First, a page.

Shame frequently evokes a desire to hide, to conceal the source of shame and the emotion itself. Less commonly discussed than body shame, or shame experienced by patients, is the usually opaque matter of shame and the clinician. Deborah Bowman examines this theme through Nina Raine’s Tiger Country, a play that depicts the working lives of a group of doctors and nurses (of various levels of seniority) within a busy London hospital. Such institutions often have structures and hierarchies that systemically, and systematically, use shame as part of their organisational culture, and healthcare professionals survival responses aimed at protecting their professional identity may come at a significant cost: ‘Shame has a fundamental and overlooked relationship with damaging and well-documented phenomena in healthcare, including moral distress, ethical erosion, compassion fatigue, burnout, stress and ill health’.20
The importance of this may be better appreciated when viewed through the lens of Paul Gilbert’s paper contrasting shame and compassion. Gilbert’s extensive body of work on the subject identifies how shame experiences impact on our psychological selves, on how we experience ourselves, others and relationships. Shame serves to separate, segregate, marginalise and disengage. If the clinicians in Bowman’s account are so affected, then it would seem difficult for them to engage with what Gilbert sees as one antidote to shame—compassion. In contrast to shame, compassion—‘a sensitivity to suffering in self and others with a commitment to try to alleviate and prevent it’—facilitates connection, integration and support.21
Gilbert proposes that shame represents a major threat to human well-being as it increases vulnerability to illness, undermines physical and mental healing and reduces help seeking. Dolezal and Lyons take this as their starting point to explore shame’s impact on health. They argue that shame affects medical help seeking, disclosure, truthfulness, willingness to engage in treatment, cease health-affecting behaviours or return for further consultations. Furthermore, the pervasive use of shaming of ‘deviant’ bodies and behaviours in contemporary medical culture can inform how we view ourselves, and lead to the pernicious and damaging state of chronic shame. The stigmatising discourses surrounding minority groups (eg, age, race, sexuality) are degrading and powerful and also critical to health outcomes. Dolezal and Lyons call for broader political and clinical recognition of shame and stigma in respect of health and illness.22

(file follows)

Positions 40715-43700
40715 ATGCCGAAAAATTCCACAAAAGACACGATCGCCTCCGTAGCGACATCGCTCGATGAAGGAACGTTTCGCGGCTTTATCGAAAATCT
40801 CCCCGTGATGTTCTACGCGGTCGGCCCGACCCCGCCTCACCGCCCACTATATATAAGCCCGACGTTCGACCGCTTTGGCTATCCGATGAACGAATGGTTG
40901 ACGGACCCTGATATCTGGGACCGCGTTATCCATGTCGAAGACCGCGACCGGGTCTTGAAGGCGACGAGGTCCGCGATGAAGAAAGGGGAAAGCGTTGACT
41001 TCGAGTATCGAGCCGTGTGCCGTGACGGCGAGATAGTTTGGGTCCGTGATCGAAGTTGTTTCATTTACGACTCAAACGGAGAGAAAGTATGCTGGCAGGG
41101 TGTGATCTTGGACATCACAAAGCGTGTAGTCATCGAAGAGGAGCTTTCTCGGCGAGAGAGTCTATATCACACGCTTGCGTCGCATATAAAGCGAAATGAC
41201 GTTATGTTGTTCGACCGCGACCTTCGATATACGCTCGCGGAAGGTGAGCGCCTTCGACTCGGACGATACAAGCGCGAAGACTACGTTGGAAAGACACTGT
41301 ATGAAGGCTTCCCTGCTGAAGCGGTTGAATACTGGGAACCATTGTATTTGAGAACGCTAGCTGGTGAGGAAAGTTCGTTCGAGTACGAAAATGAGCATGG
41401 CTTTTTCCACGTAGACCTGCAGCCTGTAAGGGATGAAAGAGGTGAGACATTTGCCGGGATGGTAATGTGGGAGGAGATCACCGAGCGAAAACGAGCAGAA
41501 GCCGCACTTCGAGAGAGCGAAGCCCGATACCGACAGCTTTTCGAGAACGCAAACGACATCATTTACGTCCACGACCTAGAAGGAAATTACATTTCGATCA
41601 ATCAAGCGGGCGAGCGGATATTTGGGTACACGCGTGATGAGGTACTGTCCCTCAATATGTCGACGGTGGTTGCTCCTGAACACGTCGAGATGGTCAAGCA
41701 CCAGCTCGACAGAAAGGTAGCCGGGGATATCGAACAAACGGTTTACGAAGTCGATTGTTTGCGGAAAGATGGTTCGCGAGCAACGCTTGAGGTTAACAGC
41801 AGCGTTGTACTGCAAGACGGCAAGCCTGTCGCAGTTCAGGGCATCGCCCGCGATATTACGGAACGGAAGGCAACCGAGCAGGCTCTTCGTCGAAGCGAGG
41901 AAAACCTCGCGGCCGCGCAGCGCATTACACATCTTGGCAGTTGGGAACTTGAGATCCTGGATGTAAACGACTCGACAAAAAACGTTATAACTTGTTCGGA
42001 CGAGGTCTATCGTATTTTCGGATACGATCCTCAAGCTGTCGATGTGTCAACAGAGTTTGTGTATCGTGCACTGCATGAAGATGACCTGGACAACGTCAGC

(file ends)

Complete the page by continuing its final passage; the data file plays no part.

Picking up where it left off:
The articles collected in this Special Issue consider a wide range of health-related topics—infectious disease, the dynamics of the clinical encounter, chronic pain, subjective experiences within mental health—thus demonstrating the far-reaching nature of shame and stigma. However, what is also evident from this Special Issue is just how little the role these factors play in medicine and healthcare has been subject to critical investigation. Much work, both empirical and conceptual, remains to be done in order to clarify the nature and extent of the burden of shame, the populations affected and the settings in which they are impacted on, and on the development and assessment of potential strategies aimed at mitigating problematic shame within healthcare contexts.
We thank all those who participated in the initial conference and subsequent four workshops, for the Wellcome Trust Small Grant and subsequent Seed Award project Shame and Medicine.
Contributors Both authors contributed to the writing of this editorial.
Funding Wellcome Trust.
Competing interests None declared.
Provenance and peer review Not commissioned; internally peer reviewed.